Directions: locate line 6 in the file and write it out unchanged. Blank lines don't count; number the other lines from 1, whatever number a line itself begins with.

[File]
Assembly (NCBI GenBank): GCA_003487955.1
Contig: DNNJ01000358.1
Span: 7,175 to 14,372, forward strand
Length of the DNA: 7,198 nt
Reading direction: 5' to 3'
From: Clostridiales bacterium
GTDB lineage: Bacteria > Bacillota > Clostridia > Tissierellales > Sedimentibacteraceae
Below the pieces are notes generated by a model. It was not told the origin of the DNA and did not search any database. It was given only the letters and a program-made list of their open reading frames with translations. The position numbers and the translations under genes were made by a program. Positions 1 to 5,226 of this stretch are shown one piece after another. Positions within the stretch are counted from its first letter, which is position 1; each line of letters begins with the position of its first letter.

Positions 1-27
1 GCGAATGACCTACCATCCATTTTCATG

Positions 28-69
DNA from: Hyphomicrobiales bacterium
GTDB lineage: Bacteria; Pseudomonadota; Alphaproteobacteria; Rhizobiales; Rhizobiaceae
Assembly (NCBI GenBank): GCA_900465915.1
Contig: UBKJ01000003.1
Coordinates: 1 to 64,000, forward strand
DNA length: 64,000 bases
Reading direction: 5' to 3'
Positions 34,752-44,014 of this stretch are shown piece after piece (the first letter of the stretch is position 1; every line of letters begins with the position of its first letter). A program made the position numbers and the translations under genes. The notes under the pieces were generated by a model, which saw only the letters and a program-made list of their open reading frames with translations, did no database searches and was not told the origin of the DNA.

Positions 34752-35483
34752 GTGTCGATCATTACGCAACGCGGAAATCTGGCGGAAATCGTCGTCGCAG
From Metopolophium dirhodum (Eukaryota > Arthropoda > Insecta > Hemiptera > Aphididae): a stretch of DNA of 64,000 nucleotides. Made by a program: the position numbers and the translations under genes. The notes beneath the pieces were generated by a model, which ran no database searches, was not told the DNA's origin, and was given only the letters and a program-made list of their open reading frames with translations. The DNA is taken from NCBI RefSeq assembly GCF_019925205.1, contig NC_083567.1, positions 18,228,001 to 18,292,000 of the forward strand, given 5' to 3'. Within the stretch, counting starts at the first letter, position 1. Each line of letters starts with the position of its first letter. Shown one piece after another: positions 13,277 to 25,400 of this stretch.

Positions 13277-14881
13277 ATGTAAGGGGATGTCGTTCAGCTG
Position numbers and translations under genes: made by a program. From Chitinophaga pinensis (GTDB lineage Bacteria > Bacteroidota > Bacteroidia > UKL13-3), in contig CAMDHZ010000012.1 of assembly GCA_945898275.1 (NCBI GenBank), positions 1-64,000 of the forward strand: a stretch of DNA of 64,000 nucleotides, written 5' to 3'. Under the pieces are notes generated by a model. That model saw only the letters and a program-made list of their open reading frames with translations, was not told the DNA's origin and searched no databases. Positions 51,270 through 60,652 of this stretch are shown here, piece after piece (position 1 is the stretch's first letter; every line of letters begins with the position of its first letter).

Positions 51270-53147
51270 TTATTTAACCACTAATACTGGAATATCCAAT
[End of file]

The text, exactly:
From: Clostridiales bacterium